They waited for me as I went in and the doctor stitched me up, eight stitches. He ordered an x-ray of my finger to make sure I hadn’t cut it to the bone. My shame and humiliation at my temper tantrum grew when, in the same room behind a curtain next to me, as I waited, the doctor treated a woman with cardiac problems, who was having trouble getting warm after hunting in the sub zero morning. The x-ray came back indicating the bone hadn’t been damaged. All told, a minor medical event caused by a major emotional malfunction.
The rest of the day went by without incident, the three of us watching the Packer game and Jon returning to his home in St. Paul. My finger was wrapped too heavily to pull a trigger, so my hunting was done, at least for a day or two. But that’s okay; to be honest, hunting isn’t all that important to me anymore.
So what did I learn? I learned that as old and wise as I am, I’m still capable of behaving like a spoiled two year old, throwing things and pitching a hissy-fit when things don’t go my way. I also learned that I’ve got more bottled up inside than I’d care to admit, and that I am capable of exploding. I’ll have to keep an eye on that – it’s good to know,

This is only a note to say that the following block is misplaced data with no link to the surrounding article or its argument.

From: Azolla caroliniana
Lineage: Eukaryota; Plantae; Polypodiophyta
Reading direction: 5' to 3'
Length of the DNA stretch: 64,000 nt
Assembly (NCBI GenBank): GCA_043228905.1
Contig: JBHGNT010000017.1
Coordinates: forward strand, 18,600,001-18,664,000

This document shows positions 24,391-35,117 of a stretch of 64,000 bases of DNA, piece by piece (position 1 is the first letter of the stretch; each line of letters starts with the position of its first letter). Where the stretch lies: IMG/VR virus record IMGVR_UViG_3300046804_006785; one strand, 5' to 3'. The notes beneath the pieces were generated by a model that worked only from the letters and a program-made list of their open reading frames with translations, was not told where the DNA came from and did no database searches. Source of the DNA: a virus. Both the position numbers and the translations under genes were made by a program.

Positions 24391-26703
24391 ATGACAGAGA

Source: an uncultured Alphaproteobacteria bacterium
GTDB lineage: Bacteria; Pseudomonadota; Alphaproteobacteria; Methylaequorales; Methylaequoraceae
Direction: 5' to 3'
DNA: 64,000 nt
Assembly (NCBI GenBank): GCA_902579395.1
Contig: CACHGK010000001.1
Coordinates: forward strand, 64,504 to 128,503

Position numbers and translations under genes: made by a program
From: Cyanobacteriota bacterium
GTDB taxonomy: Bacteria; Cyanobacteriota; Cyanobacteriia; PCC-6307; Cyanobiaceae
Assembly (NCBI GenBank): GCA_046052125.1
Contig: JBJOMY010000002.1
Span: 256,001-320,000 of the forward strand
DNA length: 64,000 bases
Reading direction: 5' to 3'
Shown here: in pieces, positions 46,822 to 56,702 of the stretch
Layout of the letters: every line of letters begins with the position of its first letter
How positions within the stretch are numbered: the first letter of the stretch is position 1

Most importantly, I learned that I am not alone, that I am surrounded by kind and exceptional people who genuinely care about me, even when I behave like a raging lunatic. This is the lesson that I am most likely to forget first, but it remains the most important.
3 thoughts on “Lunatic”
I’m glad you wrote about this – don’t be embarrassed by your feelings, they are valid. You have every right to get pissed now and then, many people lose their tempers over far less. Always remember you’ve got a strong support system of people who love you – let them support you when you need it. The cycle continues – you were there for your parents when they needed you, and your children will be there for you.
What Jenny said, for sure. Thanks for your honesty.
The way you describe everything so honestly, let’s the reader know what’s going on, even before you say near the end, that “I’ve got more bottled up inside than I’d care to admit.” Earlier in the piece, when you say, “…event caused by a major emotional malfunction” my reaction is this… It’s not at all a mal-function. Your emotions are functioning as I think mine would in the situation, as I think emotions are meant to function.